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Archive for the ‘Justice Issues’ Columns

A Canadian Model for Bridging the Private Governance of Online Speech in the Wake of New Privacy Proposed Legislation

We are witness to a parallel or alternate dimension where the constitutional rights democratic nations have toiled to enshrine and interpret, including freedom of speech, can be effectively – and imperceptibly – bypassed. While this situation prevailed prior to COVID-19, the pandemic has fast-tracked erratic private mediation of expression out of sheer necessity.

Questions respecting social media platforms’ ad hoc or arbitrary reactions to sensitive matters abound, including Twitter’s unprecedented restraint of the New York Post’s Hunter Biden piece and Facebook’s slowdown of the story.

Presumably recognizing some degree of state-like responsibility, platforms are deploying algorithmic decision-making tools and . . . [more]

Posted in: Justice Issues

Justice Is Missing the Boat

The year 2020 will go down in history as the year when much changed. One thing seems to remain constant: the fact that the justice sector is slow to change. As a consequence, it seems to be missing a rather big boat.

Good things often come out of bad things. It is no different with the current crises we face. In its 5 December issue, The Economist carries an article that sets out how the pandemic is leading to unprecedented innovation and investment in the health sector. It sees the dawn of “the next trillion-dollar industry”. Patients are . . . [more]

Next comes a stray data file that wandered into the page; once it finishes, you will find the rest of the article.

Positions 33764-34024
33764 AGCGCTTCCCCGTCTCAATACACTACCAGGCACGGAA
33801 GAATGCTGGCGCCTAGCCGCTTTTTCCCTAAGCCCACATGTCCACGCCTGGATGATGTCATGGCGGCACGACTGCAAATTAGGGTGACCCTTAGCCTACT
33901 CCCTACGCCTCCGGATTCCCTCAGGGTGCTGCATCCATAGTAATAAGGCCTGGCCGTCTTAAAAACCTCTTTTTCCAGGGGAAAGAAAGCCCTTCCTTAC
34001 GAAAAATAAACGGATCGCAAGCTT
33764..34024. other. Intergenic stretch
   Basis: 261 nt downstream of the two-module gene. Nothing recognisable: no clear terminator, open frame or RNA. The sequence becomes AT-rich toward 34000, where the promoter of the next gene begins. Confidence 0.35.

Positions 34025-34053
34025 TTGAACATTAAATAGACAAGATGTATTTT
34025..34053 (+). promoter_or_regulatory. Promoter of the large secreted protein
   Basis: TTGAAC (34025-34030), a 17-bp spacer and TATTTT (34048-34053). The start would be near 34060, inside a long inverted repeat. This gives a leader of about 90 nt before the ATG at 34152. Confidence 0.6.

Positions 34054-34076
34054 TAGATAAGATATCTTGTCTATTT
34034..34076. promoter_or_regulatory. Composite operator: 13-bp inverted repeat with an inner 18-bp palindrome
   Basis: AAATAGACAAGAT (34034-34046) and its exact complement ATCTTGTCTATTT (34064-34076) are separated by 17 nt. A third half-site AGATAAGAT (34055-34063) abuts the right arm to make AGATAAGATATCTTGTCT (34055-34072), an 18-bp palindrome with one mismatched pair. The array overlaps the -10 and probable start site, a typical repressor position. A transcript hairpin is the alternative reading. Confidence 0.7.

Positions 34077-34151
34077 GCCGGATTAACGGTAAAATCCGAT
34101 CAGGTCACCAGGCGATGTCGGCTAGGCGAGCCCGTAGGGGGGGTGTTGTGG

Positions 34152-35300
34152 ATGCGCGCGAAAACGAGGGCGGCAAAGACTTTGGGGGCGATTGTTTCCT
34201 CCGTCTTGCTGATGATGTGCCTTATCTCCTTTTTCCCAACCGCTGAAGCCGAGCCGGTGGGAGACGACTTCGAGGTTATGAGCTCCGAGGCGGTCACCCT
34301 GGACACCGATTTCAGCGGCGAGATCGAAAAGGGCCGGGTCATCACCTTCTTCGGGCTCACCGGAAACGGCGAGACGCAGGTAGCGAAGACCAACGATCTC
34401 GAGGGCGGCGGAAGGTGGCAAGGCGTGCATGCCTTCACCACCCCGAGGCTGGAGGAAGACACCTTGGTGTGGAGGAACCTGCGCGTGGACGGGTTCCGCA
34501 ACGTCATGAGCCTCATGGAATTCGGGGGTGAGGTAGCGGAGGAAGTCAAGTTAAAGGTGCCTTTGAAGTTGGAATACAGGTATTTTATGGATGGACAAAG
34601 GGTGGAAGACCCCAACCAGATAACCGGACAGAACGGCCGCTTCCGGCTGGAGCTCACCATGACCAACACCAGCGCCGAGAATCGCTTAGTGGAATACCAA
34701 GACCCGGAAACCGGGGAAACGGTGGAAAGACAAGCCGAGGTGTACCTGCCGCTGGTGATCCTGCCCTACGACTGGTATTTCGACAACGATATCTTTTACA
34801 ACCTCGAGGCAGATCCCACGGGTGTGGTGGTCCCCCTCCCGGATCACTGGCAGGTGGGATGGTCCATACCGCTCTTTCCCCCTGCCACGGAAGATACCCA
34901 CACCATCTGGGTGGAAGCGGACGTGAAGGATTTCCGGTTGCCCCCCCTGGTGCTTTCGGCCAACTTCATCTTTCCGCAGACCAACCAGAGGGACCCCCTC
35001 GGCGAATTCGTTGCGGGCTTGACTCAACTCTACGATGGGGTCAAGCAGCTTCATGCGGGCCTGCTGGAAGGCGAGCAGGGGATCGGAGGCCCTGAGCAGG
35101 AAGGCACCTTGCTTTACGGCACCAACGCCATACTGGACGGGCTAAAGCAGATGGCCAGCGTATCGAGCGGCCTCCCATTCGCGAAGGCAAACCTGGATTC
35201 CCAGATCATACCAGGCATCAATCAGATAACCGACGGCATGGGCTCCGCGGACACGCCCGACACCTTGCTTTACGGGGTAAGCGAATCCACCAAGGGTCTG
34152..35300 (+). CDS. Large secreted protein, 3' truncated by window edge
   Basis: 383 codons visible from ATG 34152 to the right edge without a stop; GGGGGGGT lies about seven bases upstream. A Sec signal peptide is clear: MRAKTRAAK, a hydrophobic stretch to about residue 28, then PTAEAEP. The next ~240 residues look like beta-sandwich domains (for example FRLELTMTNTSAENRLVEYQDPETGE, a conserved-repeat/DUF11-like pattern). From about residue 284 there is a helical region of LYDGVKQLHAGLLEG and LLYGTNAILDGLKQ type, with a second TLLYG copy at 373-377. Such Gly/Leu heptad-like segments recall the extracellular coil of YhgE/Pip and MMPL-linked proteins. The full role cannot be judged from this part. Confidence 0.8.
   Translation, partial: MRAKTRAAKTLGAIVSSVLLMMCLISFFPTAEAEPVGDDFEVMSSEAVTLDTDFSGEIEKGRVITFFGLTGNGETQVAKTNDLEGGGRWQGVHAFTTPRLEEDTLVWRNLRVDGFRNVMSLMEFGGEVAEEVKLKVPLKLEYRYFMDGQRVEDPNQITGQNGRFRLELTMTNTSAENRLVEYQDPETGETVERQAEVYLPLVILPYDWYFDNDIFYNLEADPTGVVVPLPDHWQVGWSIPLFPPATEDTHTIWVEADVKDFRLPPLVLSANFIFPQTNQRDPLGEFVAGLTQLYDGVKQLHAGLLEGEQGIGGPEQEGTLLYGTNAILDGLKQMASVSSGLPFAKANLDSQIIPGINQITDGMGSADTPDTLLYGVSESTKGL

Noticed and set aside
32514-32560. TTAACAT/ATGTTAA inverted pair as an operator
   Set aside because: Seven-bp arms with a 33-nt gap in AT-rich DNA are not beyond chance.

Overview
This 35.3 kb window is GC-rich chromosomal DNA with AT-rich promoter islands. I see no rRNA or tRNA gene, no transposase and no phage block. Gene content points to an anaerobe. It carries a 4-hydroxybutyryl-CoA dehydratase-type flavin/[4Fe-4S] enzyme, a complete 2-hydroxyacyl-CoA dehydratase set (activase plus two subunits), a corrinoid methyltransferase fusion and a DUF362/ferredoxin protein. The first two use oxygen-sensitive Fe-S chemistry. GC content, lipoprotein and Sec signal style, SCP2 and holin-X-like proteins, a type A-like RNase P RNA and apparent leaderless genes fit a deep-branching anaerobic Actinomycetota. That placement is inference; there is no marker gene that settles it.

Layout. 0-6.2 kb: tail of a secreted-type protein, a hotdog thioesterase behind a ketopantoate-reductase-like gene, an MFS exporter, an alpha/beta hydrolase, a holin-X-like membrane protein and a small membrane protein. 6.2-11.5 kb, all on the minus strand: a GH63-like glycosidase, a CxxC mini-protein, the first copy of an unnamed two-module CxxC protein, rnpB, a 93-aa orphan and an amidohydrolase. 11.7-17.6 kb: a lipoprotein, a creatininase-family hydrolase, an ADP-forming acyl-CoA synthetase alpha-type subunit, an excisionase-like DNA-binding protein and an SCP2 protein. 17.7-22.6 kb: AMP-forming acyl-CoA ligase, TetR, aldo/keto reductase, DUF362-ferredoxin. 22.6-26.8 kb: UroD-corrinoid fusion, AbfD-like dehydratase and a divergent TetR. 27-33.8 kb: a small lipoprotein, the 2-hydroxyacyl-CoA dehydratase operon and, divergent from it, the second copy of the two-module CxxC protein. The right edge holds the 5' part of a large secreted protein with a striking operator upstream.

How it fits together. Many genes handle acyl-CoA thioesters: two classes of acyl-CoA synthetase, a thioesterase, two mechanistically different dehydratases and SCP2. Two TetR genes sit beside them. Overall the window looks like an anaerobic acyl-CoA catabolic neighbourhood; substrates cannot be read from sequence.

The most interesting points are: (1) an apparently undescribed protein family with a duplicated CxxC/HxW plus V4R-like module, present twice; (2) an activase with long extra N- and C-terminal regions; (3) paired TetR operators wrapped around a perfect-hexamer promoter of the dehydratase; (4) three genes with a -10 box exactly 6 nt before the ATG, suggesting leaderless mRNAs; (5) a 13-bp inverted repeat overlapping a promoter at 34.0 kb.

Posted in: Justice Issues

How the Law Abandons Those Who Speak Up in the Public Interest

On December 3, my new report titled Whistleblowers Not Protected: How the Law Abandons Those Who Speak Up in the Public Interest in Alberta was published by the Parkland Institute. The report looks at whistleblowing in a broad sense, meaning anyone who either publicly or anonymously discloses information that is in the public interest.

The report considers not only the gross deficiencies of Alberta’s whistleblower protection legislation but also looks at the need for both anti-SLAPP legislation, and a journalist shield law to protect confidential news sources.

The week before the report, a major controversy erupted in Alberta politics over . . . [more]

Posted in: Justice Issues, Practice of Law

Doing the Two-Step on Uneven Platforms: Successes and Setbacks of Human Rights Advocacy

Human rights advocates are sometimes asked whether human rights advocacy works. Most human rights defenders answer in the form of anecdotes, because empirical research on effectiveness is scarce in a world where human rights advocates have limited resources and are increasingly in danger. This report reviews some 2020 successes and setbacks experienced by the pro bono advocates of Lawyers’ Rights Watch Canada (LRWC). The year 2021 will require renewed energy and resources for visionary and persistent human rights advocacy that makes a positive difference to people at risk.